During the last few years, new technologies completely changed the way we consume digital content. Thanks to tablets, innovative touch interfaces are now mainstream and the most popular websites are now developing touch-friendly content. However changes are happening in the old-fashioned web browsing as well, which is a result of a huge amount of information we consume on a daily basis. This led to numerous web services which are there to help you save and filter relevant information, and serve you only those articles you’re interested in.
In today’s article we are going to review an application named ReadKit 2, which is designed to save articles which you can read later, and also functions as RSS client. ReadKit 2 can be purchased using the Mac App Store for $5.
ReadKit 2 is actually the second version of already very popular “read later” application, which received some much needed updates and performance enhancement. This application can be used on its own, or in combination with numerous web services which are used to archive articles and RSS feeds. For example, supported “read later” services are Instapaper, Pocket, and Readability. Supported bookmark services are Pinboard and Delicious, and supported RSS Feed services are Fever and NewsBlur, even though this application also has its own hand-coded RSS engine. It is also important to know that you can sign-up with multiple accounts per one service, so you can save all your bookmarked articles into one application. This way, ReadKit 2 should be seen as an ultimate “read later” depository, where you can read, delete, or archive articles and feeds.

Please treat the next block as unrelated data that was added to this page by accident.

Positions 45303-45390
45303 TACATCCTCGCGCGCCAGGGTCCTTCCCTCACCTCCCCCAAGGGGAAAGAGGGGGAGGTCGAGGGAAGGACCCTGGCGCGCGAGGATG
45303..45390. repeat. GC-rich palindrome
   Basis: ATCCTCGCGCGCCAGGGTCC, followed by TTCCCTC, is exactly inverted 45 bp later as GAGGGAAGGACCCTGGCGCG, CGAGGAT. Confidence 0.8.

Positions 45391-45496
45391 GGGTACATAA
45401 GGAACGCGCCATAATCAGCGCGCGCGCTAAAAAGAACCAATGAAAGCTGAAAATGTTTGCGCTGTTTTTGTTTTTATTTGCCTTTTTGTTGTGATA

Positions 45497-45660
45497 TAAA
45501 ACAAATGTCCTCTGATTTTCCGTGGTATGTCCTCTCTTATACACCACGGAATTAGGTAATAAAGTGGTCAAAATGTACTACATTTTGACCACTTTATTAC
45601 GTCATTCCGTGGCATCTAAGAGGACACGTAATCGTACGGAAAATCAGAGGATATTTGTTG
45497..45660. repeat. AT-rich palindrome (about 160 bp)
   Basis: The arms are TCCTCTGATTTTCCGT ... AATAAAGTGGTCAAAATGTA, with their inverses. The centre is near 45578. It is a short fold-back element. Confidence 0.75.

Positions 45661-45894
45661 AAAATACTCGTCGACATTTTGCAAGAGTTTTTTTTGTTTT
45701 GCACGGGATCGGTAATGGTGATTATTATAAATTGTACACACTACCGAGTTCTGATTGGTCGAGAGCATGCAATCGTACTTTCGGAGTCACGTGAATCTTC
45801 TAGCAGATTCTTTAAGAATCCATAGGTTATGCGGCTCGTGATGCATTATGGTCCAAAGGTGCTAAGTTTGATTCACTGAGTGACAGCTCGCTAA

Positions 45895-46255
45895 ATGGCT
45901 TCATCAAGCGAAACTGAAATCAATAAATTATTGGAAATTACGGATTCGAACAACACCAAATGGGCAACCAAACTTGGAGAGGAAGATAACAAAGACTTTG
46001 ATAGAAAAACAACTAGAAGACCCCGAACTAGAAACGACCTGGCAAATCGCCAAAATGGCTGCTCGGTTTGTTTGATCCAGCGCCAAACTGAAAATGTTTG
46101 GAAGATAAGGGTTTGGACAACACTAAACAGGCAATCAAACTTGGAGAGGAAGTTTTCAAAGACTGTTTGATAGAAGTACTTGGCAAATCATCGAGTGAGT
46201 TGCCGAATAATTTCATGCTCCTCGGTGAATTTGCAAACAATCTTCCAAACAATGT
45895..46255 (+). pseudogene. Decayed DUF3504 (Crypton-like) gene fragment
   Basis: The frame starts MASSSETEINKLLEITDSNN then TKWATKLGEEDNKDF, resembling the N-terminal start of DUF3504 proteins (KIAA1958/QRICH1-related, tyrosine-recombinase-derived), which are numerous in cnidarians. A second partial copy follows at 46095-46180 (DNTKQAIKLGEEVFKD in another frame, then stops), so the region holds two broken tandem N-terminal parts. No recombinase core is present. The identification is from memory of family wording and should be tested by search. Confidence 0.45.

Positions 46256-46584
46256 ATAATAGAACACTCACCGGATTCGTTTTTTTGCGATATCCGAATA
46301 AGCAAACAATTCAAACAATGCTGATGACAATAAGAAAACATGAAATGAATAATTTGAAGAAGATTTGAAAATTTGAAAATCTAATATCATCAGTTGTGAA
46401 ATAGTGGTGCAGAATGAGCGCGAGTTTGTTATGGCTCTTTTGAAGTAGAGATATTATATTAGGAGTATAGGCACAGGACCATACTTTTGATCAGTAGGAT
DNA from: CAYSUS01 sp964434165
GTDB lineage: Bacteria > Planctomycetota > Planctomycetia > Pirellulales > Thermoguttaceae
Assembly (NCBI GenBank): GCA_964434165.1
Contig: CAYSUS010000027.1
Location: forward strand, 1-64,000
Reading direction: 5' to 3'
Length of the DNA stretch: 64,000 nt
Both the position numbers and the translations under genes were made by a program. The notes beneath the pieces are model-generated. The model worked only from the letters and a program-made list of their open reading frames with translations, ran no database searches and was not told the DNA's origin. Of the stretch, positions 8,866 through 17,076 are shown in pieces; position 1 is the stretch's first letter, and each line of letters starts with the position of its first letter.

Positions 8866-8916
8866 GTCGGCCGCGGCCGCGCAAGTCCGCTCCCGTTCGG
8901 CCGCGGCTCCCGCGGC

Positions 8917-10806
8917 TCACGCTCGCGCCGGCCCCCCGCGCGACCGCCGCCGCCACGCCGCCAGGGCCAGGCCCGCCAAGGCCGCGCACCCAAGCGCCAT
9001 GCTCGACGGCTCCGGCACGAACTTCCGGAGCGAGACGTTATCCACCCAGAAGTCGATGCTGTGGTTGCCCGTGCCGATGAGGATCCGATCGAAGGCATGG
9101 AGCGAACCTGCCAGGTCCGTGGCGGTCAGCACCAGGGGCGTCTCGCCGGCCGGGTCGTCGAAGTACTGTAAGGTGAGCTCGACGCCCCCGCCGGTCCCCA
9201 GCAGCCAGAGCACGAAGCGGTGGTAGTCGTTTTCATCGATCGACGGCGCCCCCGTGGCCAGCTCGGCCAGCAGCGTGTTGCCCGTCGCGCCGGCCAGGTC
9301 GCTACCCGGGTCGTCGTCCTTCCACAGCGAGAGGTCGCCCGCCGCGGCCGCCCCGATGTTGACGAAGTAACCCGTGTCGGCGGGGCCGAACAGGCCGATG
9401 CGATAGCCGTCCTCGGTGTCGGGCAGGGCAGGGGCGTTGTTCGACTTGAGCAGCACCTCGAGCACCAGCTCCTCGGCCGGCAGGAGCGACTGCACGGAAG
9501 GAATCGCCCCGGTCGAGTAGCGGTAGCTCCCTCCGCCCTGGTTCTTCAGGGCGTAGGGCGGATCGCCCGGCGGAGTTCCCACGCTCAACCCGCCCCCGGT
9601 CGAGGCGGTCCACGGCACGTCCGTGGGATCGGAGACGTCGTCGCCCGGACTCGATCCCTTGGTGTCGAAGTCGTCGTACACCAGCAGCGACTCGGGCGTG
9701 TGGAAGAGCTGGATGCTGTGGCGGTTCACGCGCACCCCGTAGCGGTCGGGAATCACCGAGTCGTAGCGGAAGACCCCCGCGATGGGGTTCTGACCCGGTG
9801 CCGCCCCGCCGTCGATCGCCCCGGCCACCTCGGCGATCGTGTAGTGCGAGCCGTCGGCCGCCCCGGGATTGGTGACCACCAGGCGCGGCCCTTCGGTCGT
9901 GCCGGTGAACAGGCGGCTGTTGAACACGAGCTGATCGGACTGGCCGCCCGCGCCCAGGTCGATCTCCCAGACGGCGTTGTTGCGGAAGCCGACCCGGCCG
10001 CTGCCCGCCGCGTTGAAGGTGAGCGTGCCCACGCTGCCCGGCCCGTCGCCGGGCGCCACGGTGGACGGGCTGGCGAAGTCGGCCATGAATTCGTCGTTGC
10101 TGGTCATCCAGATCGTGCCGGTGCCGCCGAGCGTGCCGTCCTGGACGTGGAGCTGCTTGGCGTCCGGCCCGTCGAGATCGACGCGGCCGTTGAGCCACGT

Applications like ReadKit 2 requires a very clear and focus interface, since your attention should only be on reading an article. Even though this application offers numerous features and some advanced archiving functionality, you’ll be surely focused only on your articles thanks to its beautifully designed interface. You can also go to Preferences where you can set-up desired background color, making it ever easier on the eyes. You’ll basically see three main parts for ReadKit’s interface and those are left-positioned sidebar which shows (smart) folders, RSS feeds, and services you have applied for; Center-positioned column which shows your articles; And right-positioned reading pane. You can also use stripped view, where you can fully focus on reading an article.
ReadKit 2 is probably one of them most functional “read later” applications, mostly because it unifies numerous web services which all work great together. This is not something that’s easily achievable. You can easily drag-and-drop articles and move them between different services, and you can also delete, move, copy, and archive a certain article, or make it your favorite. This way, you also get to use tags and smart folders which are features made to help you sort out hundreds and thousands of saved articles. Having a reliable sorting and search features is essential for any “read later” application, and ReadKit 2 seems to be one of the best designed applications that I have encountered in a long time.